We are in the digital age and its obvious how digital marketing is reshaping most industries, including the financial services industry. As it turns out, the financial service industry has been rather slow on the uptake of modern marketing trends to keep up with changing consumer behaviour. But there are some trends that financial planning companies cannot afford to ignore anymore. Here are some of the key marketing trends and the opportunities they present for the financial services sector.
When you think about financial services, social media will probably be among the last things to cross your mind. If that’s how you feel, you’re not alone because the financial service industry feels the same way. However, that shouldn’t be the case because the landscape has changed. Today, people eat, sleep and breathe social media. It has become an integral part of life. Unfortunately, financial service firms are lagging in the adoption of social media marketing, perceiving a lack of value in social marketing and fearing reputation risk.
In a world where a single complaint can go viral in less than two hours, social media cannot be taken for granted. Ignoring the power of social media is no longer an option. Nonetheless, some financial service firms have been trying to catch up with the wave. Recent statistics show an increased presence of such firms on social networking sites. In light of this, financial planning companies can kick-start their online campaigns and leverage their customer’s online presence.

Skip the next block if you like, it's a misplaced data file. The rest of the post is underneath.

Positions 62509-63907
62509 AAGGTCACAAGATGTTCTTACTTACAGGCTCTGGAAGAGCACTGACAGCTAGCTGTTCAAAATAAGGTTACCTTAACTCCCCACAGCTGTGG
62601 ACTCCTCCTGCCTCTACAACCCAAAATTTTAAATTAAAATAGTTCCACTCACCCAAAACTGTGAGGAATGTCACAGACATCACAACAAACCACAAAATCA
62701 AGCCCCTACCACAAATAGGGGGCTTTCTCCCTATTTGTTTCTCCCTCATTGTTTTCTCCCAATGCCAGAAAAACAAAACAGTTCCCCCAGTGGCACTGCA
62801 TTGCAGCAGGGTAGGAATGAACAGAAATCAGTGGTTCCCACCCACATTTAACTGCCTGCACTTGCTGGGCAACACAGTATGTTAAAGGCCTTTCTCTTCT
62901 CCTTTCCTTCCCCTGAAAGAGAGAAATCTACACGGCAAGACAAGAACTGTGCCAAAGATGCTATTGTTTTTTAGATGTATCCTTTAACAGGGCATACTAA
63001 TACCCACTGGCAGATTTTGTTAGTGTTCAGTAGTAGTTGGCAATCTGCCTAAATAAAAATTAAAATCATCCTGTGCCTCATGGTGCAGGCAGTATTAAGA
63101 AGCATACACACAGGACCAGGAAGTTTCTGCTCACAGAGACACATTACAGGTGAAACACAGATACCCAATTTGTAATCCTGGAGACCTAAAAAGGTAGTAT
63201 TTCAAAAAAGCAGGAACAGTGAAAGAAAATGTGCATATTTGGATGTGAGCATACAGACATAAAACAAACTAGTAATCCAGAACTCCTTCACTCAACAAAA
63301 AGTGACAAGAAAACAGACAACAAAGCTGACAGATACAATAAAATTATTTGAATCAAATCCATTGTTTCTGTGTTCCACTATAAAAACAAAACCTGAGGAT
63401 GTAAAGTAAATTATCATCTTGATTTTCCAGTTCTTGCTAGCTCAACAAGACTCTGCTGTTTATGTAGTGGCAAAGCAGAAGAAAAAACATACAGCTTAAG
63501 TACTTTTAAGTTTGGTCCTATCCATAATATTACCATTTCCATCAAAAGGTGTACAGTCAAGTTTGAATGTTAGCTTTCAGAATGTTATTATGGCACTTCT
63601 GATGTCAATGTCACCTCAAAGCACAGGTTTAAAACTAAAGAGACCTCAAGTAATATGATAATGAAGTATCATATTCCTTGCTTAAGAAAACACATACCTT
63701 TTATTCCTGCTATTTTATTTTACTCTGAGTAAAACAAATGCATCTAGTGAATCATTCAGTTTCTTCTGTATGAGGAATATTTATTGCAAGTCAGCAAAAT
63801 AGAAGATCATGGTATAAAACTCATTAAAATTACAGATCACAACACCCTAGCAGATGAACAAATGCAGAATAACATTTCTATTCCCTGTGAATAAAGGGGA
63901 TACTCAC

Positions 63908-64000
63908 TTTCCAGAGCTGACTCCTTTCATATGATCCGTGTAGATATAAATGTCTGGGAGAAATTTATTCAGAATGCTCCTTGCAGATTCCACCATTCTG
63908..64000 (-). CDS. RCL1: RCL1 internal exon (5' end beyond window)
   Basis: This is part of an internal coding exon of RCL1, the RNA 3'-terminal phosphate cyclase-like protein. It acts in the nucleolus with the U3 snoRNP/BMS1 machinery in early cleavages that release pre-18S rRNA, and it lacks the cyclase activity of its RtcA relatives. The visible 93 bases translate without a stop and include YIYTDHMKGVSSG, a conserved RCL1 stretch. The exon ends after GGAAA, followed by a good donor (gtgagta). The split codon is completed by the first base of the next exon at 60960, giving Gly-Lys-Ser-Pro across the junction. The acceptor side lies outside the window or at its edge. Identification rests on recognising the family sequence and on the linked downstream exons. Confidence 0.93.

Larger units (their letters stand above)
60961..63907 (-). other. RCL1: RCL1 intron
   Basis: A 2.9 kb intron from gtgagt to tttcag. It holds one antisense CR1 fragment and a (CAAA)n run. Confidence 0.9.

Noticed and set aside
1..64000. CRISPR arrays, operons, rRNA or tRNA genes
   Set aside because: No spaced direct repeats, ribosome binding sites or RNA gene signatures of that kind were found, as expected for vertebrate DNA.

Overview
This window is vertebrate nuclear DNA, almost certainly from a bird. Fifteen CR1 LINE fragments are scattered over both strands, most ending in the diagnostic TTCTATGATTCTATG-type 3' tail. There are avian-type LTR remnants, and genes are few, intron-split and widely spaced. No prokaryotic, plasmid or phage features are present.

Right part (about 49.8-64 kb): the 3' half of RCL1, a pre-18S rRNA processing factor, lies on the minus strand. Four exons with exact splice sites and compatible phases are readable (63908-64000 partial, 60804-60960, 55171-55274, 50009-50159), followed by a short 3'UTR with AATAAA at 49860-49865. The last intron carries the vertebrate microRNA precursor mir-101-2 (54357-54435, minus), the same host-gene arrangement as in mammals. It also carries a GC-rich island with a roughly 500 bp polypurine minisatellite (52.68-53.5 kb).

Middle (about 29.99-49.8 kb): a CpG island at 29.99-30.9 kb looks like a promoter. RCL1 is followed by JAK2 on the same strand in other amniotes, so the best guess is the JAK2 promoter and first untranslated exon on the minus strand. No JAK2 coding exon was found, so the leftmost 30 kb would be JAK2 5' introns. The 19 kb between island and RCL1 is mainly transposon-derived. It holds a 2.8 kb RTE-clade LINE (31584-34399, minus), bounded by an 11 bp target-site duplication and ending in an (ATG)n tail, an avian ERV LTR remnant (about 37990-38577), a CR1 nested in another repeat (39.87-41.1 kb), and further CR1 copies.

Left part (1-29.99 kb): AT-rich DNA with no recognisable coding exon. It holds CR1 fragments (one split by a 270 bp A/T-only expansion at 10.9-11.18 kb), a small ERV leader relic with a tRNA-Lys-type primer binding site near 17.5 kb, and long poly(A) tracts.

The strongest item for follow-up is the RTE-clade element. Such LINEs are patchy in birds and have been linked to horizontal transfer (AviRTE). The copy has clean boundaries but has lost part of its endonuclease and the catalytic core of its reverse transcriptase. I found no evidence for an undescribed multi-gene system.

Online video is exploding, accounting for half of the internet traffic. Research has it that close to 50% of customers are more likely to investigate a product after watching an online video. In as much as online video has been gaining traction in the financial services sector, firms are using online video in the same way they use TV advertising—interrupting rather than attracting consumers. With the right video content, financial service firms can use their market analytics to create engaging videos that send the right message to consumers.
As online communication becomes the primary method of managing customer relationships, email continues to move centre stage as a critical channel of communication. The financial services industry, however, is underutilising email—reserving it for operational alerts rather than marketing. The fear of bombarding clients has kept many firms away from using email for marketing. Email presents an excellent opportunity for financial service firms to make use of their data to segment, target and personalise emails for better click-through and engagement rates. Another approach is using marketing automation to create two-way conversations by listening to their clients.
With the onset of big data, the financial services industry has since struggled to cope with the explosion of data from social media interactions, website behaviour (precisionwealth.com.au/) and other digital channels. Customers want their financial institutions to adopt proactive measures and provide personalised attention. Therefore, firms can combine marketing analytics with Customer Relationship Management (CRM) data, and then use automation to refine their targeting for online advertising and increase their overall Return On Investment (ROI).